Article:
Since the purpose of creation is for the Jews to observe the Torah — all worldly matters must also conform to Torah. On Rosh Chodesh of the month of MarCheshvan we see these two aspects very clearly — Tishrei is the month filled with holy days — and in Cheshvan we begin dealing with mundane matters. Thus, on the first day of Rosh Chodesh, in Tishrei, you deal mostly with Torah and mitzvos — the sun. In Cheshvan you deal with mundane matters — the moon.

The unification of sun and moon which occurs each Rosh Chodesh is especially pertinent on Rosh Chodesh MarCheshvan which leads to the Divine service of the entire year.

The Zohar says that these two aspects are also represented by Yaakov — “face of the sun” — and Yosef, the ruler of temporal matters — the moon.

In our generation the (first name of the) Nasi of our generation, Yosef, revealed all the teachings of the earlier leaders down to the level of the lowly, restricted galus. Even in Mitzrayim there can emerge the enthusiasm of spreading the wellsprings to the outside. Certainly, G‑d gives us the ability to carry this out, and to convert the Mitzrayim into Eretz Yisrael — this speeds the promise: “Eretz Yisrael is destined to spread out over all the lands” and “Yerushalayim will spread out over all of Eretz Yisrael.”

All together in unity, with the complete Torah and mitzvos we will come to our Holy Land, to the Holy City, Yerushalayim, to the holy mount, to the Bais HaMikdash and the Holy of Holies. In this three-ply manner — the holy nation with the holy Torah in the holy land, we will merit the revelation of the three-part Torah as Mashiach will reveal it. May it all come with joy and glad hearts — speedily and truly in our days.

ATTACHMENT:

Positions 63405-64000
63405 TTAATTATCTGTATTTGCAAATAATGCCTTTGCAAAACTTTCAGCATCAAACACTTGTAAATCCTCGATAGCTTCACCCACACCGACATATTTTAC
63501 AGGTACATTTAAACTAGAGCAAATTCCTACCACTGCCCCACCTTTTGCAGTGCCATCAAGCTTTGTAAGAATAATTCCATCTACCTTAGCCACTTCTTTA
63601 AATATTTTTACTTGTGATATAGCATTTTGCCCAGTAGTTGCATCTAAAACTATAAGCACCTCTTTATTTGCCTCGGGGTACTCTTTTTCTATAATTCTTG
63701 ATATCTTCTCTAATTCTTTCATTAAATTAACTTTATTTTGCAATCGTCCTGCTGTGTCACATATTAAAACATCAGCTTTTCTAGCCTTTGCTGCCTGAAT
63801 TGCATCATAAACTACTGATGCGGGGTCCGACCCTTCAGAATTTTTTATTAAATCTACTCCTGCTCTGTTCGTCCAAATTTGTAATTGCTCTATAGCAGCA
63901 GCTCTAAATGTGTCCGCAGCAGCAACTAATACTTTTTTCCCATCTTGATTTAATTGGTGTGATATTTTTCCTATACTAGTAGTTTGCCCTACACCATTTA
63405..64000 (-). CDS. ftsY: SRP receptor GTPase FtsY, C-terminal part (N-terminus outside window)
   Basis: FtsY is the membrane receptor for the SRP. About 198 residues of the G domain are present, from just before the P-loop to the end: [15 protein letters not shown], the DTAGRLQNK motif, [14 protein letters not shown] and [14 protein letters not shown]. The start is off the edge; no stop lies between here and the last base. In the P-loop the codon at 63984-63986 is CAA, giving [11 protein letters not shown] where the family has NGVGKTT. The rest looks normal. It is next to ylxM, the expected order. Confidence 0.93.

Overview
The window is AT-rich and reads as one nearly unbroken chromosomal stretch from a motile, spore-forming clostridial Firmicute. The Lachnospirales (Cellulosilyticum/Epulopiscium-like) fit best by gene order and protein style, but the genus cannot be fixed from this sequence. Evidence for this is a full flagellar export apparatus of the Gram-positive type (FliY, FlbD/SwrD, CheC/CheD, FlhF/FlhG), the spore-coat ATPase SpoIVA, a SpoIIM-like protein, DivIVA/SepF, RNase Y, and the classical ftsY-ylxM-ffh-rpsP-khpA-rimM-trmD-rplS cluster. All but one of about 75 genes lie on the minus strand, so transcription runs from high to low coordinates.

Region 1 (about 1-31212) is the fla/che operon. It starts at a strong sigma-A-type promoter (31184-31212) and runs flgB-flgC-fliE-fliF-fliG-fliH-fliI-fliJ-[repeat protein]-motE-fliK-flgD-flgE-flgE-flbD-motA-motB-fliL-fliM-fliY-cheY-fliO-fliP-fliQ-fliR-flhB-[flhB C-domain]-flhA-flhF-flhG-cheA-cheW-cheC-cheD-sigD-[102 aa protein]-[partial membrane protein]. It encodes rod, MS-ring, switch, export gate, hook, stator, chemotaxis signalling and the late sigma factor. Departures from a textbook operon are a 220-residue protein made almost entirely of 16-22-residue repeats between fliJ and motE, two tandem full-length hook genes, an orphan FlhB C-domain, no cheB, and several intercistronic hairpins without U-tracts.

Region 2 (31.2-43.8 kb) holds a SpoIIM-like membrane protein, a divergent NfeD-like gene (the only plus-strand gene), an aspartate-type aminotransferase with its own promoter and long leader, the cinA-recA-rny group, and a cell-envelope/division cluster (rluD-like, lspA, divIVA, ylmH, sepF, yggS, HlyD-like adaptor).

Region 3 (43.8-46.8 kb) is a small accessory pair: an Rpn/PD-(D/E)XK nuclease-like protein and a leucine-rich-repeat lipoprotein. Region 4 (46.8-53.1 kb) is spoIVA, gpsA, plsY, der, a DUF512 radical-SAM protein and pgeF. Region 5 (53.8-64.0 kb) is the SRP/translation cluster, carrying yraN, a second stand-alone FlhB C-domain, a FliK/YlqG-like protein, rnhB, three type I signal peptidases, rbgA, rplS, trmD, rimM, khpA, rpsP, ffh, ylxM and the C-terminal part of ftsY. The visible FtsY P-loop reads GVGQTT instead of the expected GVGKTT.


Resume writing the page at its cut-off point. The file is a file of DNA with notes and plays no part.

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3. In today’s Torah portion we read the story of the deluge in its entirety, which brings a puzzling question to mind. The Torah clearly indicates that the flood was a one time occurrence and G‑d promised that He would never again bring such a devastation upon the earth — if so, how can this story have an eternal message for us?

The Talmud uses the terminology — “what was, was.” That which took place in the past has no bearing on the present, especially when G‑d swore not to allow a recurrence of some particular phenomenon.